Quick method to determine installed version of .NET Framework


Due to recent issues with unsupported versions of .NET being installed on Exchange servers, as well as the fact that Exchange Server requires specific versions of .NET to be installed (Exchange Server 2013 System Requirements & Exchange Server 2016 System Requirements), there is a need to quickly query the installed version of .NET on Exchange servers. I have also been involved in several Exchange support escalations where updating the Exchange servers from .NET 4.5.1 to 4.5.2 resolved CPU performance issues.

Fortunately, my coworker and fellow Exchange MCM Mark Henderson wrote this quick and easy way to query the currently installed version of .NET.

PowerShell Query Method

To query the local Registry using PowerShell, execute the below command in an elevated PowerShell session.

(Get-ItemProperty ‘HKLM:\SOFTWARE\Microsoft\NET Framework Setup\NDP\v4\Full’  -Name Release).Release

You can then use the table below to reference the installed version of .NET. For instance, if the returned value is 379893, then .NET 4.5.2 is installed.

Version Value of the Release DWORD
.NET Framework 4.5 378389
.NET Framework 4.5.1 installed with Windows 8.1 378675
.NET Framework 4.5.1 installed on Windows 8, Windows 7 SP1, or Windows Vista SP2 378758
.NET Framework 4.5.2 379893
.NET Framework 4.6 installed with Windows 10 393295
.NET Framework 4.6 installed on all other Windows OS versions 393297
.NET Framework 4.6.1 installed on Windows 10 394254
.NET Framework 4.6.1 installed on all other Windows OS versions 394271

Script method

Copy the below text into a text file and rename the extension to .ps1. You can then execute this script and have it automatically tell you the installed version of .NET.

# Determine the version of .net 4 framework by querying Registry HKLM:\SOFTWARE\Microsoft\NET Framework Setup\NDP\v4\Full for Value of Release
#
# Based on https://msdn.microsoft.com/en-us/library/hh925568(v=vs.110).aspx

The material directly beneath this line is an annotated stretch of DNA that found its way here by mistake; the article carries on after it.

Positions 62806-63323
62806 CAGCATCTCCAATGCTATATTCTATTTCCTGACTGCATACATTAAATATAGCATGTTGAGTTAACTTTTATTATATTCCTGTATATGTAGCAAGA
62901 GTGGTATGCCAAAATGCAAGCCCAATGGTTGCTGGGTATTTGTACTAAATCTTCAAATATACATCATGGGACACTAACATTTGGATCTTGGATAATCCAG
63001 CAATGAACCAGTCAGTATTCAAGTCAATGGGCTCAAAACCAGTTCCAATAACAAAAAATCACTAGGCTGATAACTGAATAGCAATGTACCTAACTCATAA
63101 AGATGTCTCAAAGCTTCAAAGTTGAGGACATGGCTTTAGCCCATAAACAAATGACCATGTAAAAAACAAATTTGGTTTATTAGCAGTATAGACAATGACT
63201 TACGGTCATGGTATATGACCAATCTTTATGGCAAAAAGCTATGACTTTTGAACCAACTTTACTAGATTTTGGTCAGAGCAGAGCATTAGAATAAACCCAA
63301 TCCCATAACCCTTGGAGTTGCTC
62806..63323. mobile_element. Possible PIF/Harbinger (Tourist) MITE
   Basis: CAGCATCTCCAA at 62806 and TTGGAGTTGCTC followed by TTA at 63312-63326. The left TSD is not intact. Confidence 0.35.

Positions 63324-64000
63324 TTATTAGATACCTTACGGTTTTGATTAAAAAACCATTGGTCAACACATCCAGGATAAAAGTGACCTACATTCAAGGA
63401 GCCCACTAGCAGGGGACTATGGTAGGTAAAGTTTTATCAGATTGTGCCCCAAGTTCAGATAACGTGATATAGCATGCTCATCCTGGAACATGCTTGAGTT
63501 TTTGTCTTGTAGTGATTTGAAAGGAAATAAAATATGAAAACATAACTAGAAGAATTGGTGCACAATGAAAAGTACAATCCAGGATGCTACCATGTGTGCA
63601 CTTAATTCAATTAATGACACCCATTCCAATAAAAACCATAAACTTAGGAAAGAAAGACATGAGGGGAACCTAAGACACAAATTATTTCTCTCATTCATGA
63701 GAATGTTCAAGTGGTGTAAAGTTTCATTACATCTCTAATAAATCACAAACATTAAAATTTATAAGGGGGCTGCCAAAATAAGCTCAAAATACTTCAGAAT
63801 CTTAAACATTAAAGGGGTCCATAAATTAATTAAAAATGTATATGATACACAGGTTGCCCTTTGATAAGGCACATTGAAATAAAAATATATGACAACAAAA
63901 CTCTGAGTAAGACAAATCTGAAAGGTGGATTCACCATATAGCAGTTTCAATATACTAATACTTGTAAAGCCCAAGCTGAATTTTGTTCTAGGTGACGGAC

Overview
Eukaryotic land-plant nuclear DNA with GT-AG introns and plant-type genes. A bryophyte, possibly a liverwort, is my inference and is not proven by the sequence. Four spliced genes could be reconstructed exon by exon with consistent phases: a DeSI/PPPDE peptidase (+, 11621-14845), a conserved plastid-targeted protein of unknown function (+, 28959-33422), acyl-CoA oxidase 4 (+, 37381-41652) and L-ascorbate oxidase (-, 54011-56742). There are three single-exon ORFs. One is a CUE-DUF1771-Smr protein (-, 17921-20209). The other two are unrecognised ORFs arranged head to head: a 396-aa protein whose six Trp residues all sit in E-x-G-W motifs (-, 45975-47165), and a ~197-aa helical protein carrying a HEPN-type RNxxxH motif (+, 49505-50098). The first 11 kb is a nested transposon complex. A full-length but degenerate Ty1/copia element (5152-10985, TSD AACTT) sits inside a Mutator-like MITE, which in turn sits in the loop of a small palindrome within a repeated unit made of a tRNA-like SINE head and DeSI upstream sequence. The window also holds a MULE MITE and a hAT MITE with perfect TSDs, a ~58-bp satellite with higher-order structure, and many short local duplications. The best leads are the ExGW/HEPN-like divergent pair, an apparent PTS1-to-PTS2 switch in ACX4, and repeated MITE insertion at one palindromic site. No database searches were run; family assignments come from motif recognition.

#
#
#

$Netver = (Get-ItemProperty ‘HKLM:\SOFTWARE\Microsoft\NET Framework Setup\NDP\v4\Full’ -Name Release).Release

If ($Netver -lt 378389)
{
Write-Host “.NET Framework version OLDER than 4.5” -foregroundcolor yellow
}
ElseIf ($Netver -eq 378389)
{
Write-Host “.NET Framework 4.5” -foregroundcolor red
}
ElseIf ($Netver -le 378675)
{
Write-Host “.NET Framework 4.5.1 installed with Windows 8.1” -foregroundcolor red
}
ElseIf ($Netver -le 378758)
{
Write-Host “.NET Framework 4.5.1 installed on Windows 8, Windows 7 SP1, or Windows Vista SP2” -foregroundcolor red
}
ElseIf ($Netver -le 379893)
{
Write-Host “.NET Framework 4.5.2” -foregroundcolor red
}
ElseIf ($Netver -le 393295)
{
Write-Host “.NET Framework 4.6 installed with Windows 10” -foregroundcolor red
}
ElseIf ($Netver -le 393297)
{
Write-Host “.NET Framework 4.6 installed on all other Windows OS versions” -foregroundcolor red
}
ElseIf ($Netver -le 394254)
{
Write-Host “.NET Framework 4.6.1 installed on Windows 10” -foregroundcolor red
}
ElseIf ($Netver -le 394271)
{
Write-Host “.NET Framework 4.6.1 installed on all other Windows OS versions” -foregroundcolor red
}

 

References:

How to: Determine Which .NET Framework Versions Are Installed

 

Mailbox Anchoring affecting new deployments & upgrades


Update2 (March 1st 2016): Microsoft has released the following blog post which states this behavior will be reverted/absent in 2013 CU12 and RTM/CU1 versionf of Exchange 2016 Remote PowerShell Proxying Behavior in Exchange 2013 CU12 and Exchange 2016

Update: Microsoft has released the following KB article to address this issue: “Cannot process argument transformation” error for cmdlets in Exchange Server 2013 with CU11

Note: This article should also apply when Exchange 2016 CU1 releases and includes Mailbox Anchoring (unless Microsoft makes a change to behavior before it’s release). So the scenario of installing the first Exchange 2016 server using CU1 bits into an existing environment would also apply.

Summary